Fragile five have most to fear from Fed taper talk

At the start of the summer, we believed that improving advanced economy growth – from the UK, US and Europe – would offset any slowdown in emerging markets.

Fragile five have most to fear from Fed taper talk


As we approach the final quarter of the year, this theme remains in place.

Risk markets stalled in August, with Syrian brinkmanship adding to investor uncertainty, but have since been supported by more positive data and a commitment from central banks to keep interest rates low.

Global overview

Our view on global economic growth remains that we are on track for slow and steady growth this year, now with a greater contribution sourced from advanced economies. Tapering of US asset purchases by the Federal Reserve is likely to proceed cautiously this year, with higher government bond yields reflecting better global growth as much as withdrawal of asset purchases.


In the US, pent-up demand, decreased economic uncertainty and evidence of stronger new orders is expected to boost capital expenditure. US treasury yields and corporate bond yields have moved higher of late, but the difference between the two has narrowed.
Rising US treasury yields are correlated with stronger GDP growth, as is a narrowing of corporate spreads. Janet Yellen is the likely successor to Ben Bernanke as Federal Reserve Chairman, and she is expected to follow current Fed data-dependant policy with, if anything, a more dovish attitude to monetary policy.


The eurozone beat consensus growth expectations in the second quarter as restocking of inventories boosted growth. The eurozone is expected to continue to gradually recover, with Germany growing and the contraction in peripheral demand easing. The post-election attitude of Germany is likely to be relatively unchanged, with a bias towards a more supportive stance on a eurozone solution.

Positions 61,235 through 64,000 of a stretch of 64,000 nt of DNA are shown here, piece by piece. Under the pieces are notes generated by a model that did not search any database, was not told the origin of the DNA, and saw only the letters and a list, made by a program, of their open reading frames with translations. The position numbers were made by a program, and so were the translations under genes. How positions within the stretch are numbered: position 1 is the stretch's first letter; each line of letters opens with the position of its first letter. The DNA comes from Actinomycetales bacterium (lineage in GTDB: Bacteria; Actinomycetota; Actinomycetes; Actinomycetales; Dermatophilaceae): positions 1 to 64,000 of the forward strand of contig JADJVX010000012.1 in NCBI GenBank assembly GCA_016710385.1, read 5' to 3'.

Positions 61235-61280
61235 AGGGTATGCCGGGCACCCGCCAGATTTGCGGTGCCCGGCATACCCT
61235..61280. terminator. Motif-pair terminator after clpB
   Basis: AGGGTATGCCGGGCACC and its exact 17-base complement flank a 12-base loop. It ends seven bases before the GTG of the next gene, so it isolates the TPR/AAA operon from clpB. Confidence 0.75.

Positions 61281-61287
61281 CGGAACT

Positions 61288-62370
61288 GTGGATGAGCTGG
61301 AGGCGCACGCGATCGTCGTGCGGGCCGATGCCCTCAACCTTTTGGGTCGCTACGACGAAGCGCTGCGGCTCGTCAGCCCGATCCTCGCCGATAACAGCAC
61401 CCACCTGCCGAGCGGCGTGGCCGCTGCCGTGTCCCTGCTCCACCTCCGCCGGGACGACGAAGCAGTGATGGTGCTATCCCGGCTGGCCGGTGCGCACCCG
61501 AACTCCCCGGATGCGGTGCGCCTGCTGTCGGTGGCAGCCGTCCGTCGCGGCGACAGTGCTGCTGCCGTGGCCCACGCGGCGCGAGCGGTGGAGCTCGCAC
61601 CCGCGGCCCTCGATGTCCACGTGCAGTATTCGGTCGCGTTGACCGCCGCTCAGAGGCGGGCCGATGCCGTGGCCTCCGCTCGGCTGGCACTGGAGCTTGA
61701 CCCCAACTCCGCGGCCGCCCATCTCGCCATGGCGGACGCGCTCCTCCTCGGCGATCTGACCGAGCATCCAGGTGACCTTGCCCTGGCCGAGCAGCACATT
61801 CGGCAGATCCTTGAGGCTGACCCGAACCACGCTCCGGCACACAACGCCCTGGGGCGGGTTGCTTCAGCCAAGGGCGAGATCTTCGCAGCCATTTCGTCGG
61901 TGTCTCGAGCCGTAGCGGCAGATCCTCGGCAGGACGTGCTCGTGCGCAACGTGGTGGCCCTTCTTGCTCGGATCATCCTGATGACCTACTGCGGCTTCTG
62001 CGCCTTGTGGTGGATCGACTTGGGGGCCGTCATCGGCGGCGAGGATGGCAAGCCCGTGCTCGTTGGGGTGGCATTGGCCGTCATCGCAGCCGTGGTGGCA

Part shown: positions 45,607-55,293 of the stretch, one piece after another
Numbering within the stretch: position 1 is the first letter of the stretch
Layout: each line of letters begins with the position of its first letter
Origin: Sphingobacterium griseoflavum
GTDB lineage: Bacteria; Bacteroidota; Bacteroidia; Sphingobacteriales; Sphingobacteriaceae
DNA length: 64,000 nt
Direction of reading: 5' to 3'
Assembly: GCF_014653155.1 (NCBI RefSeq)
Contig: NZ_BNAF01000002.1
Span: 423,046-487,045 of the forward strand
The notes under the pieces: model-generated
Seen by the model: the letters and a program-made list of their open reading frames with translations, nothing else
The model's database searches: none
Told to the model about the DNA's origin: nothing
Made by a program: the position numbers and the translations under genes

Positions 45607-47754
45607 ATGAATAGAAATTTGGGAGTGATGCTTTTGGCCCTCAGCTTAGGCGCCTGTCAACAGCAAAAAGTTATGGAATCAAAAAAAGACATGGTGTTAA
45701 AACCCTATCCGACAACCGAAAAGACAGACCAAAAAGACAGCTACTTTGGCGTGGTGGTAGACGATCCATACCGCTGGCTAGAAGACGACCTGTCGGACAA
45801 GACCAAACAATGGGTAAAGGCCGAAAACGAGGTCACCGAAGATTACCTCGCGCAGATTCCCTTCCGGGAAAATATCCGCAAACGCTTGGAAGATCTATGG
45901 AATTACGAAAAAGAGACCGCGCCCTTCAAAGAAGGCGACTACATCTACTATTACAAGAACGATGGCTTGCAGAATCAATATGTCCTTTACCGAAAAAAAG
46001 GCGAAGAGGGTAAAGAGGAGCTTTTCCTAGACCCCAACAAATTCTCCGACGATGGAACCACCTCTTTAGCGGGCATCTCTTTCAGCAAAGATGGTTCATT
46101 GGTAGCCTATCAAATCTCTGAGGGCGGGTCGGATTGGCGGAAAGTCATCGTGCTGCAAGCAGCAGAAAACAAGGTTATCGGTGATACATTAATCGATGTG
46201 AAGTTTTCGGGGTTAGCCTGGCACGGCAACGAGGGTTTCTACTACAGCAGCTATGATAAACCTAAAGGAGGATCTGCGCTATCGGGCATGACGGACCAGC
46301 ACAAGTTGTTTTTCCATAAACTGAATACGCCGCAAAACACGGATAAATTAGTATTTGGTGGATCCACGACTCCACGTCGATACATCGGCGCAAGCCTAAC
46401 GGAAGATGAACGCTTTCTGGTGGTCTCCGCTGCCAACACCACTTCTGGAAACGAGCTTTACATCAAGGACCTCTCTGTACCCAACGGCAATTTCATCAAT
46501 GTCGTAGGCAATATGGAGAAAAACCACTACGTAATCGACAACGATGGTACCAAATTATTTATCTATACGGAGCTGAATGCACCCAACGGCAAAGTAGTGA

Data releases from the UK continue to please investors. Post-recession endorphins have been boosted by easy credit conditions, rising house prices and Mark Carney’s forward guidance that rates will stay low until explicit conditions are satisfied.Consumer spending has grown over the past year and there is potential for further improvement ahead. We expect an improvement in productivity to keep unit labour costs contained, allowing headline inflation to drift back towards the Bank of England’s 2% target.

Emerging markets

Federal Reserve tapering discussions sparked currency stress in pockets of emerging market economies running current account deficits. Termed the ‘fragile five’, South Africa, Indonesia, Turkey, Brazil and India are most at risk because of external funding requirements. Keeping things in perspective however, the majority of the largest emerging markets do not face funding challenges, and those that do are still in much better shape than in the 1990s during the last emerging market crisis. Furthermore, external demand should be more supportive for emerging market growth in 2014.



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